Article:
Severe food insecurity on the rise in Afghanistan: UN
KABUL (Pajhwok): The number of Afghans resorting to selling land or turning to friends or family for help because of food insecurity doubled last year, UN and partner agencies said on Thursday.
In a joint report,World Food Programme (WFP), Food and Agriculture Organisation (FAO), World Food Programme (WFP) and Food Security and Agriculture Cluster (FSAC) painted a bleak picture of food security in the country.
Published by FSAC, the 2015 Seasonal Food Security Assessment in Afghanistan (SFSA) found that at the peak of the lean season, the number of Afghans facing severe food insecurity increased from 4.7 percent of the population 12 months ago to 5.9 percent today.
In other words, more than 1.5 million people are now considered severely food-insecure, an increase of more than 317,000. Another 7.3 million people, more than one in every four Afghans, are classed as moderately food-insecure.
Alarmingly, many more people are now forced to sell land, take children out of school to work, or depend on relatives for support. The report indicates the number of people engaged in these last-ditch actions has doubled over the past year to more than 20 percent of food-insecure Afghans.
Claude Jibidar, WFPcountry director, said: “When people resort to these measures, they have no resilience against future shocks. These figures are extremely alarming, especially in a country where more than one third of allpeople are already food insecure…”
FAO representativeTomioShichiripredicted Afghanistan would produce slightly more wheat this year, but a large number of poor and hungrypeople would not be able to purchase food from the market.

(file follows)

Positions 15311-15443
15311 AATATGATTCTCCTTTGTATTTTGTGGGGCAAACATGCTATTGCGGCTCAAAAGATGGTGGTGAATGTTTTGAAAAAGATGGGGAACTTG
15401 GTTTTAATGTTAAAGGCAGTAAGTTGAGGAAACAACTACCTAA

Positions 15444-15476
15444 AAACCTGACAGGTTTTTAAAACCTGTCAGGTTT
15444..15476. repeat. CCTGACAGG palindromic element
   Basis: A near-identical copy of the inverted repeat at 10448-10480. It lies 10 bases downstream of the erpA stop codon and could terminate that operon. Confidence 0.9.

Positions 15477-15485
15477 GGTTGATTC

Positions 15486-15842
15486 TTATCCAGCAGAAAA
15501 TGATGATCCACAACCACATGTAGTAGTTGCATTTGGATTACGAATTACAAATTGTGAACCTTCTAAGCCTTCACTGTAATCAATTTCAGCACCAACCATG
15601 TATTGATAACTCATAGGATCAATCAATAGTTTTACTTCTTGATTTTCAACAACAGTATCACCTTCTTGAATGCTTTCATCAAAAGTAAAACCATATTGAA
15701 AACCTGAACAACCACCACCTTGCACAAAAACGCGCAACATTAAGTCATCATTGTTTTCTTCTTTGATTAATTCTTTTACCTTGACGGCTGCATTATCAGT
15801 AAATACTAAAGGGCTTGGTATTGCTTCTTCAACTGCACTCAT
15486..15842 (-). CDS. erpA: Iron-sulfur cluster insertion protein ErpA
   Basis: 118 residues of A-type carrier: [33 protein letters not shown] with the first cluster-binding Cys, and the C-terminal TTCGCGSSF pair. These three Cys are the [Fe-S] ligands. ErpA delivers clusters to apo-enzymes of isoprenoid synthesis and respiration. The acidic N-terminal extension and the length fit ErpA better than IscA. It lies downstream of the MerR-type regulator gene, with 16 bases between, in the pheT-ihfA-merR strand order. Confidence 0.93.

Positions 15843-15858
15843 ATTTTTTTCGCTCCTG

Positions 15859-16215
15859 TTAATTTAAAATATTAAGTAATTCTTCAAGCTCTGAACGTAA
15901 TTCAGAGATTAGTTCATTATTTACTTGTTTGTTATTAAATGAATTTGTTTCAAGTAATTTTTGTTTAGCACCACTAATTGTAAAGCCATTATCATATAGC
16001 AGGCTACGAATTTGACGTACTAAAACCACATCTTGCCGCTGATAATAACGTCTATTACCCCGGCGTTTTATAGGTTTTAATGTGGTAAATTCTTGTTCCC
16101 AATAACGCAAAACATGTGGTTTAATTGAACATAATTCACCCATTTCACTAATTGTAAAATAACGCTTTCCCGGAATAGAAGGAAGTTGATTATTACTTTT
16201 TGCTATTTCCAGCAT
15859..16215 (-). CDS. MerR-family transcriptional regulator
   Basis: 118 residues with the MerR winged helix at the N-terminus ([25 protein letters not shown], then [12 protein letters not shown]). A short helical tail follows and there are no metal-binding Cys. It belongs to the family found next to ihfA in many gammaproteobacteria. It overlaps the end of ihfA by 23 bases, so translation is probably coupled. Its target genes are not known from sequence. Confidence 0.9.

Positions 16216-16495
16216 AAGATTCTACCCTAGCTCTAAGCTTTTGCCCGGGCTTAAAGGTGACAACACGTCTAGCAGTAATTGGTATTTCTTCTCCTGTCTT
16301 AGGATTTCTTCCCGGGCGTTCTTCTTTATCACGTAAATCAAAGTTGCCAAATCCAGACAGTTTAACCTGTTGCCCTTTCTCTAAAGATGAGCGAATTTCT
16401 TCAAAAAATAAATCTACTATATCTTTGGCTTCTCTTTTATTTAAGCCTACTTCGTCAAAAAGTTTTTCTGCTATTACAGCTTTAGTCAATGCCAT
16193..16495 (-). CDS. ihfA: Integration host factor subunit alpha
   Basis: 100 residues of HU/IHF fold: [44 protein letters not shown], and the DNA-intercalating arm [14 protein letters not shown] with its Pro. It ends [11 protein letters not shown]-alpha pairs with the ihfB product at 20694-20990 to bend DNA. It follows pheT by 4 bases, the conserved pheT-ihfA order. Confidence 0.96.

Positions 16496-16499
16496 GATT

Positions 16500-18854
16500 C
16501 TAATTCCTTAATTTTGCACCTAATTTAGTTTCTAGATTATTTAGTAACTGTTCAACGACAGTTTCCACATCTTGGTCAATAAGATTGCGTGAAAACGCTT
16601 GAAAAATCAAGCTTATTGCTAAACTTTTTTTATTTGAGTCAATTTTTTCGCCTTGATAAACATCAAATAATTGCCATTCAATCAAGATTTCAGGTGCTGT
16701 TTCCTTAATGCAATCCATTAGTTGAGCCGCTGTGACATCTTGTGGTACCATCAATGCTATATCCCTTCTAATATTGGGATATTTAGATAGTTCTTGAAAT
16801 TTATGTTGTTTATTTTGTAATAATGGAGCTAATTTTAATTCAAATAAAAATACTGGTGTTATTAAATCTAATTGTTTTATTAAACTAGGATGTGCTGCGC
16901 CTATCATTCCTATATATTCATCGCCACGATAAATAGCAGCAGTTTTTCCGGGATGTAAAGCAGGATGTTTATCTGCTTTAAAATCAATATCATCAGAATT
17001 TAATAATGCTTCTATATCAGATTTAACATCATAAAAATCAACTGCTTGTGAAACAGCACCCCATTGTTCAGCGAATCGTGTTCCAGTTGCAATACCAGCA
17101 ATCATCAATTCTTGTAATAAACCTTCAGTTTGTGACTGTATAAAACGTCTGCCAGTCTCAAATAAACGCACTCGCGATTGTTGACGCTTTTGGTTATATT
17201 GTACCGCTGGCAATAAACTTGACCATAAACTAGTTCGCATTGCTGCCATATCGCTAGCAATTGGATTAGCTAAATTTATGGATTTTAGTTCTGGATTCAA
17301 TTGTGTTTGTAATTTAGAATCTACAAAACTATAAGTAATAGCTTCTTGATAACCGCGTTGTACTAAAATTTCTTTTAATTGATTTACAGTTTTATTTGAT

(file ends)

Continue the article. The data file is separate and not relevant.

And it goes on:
“It is a question of access to food rather than its production. Special attention needs to be given to female-headed households and displaced people to improve their access to, and improvements of,agriculture-based livelihoods.”
Female-headed households are almost 50 percent more likely to be severely food insecure than other families, having a much poorer diet than their peers and a much lower income, according to the report.
Southeastern Khost and Paktika provinces, hosting over 35,000 displaced households (more than 200,000 people), needed immediate support to prevent food insecurity from worsening, the report stressed.
“It is the last resort when farmers start selling productive assets such as livestock, machinery or land,” said Abdul Majid, FSAC coordinator. “This is not only a loss for farmers but for the entire community - as skills and means for agricultural production will be lost…”
Minister of Agriculture, Irrigation and LivestockAssadullah Zamirreferred to the disturbing fact that one third of the Afghan population was food-insecure and their situation continued to worsen. “We request the donor community to continue assisting the most vulnerable Afghans before it becomes too late.”
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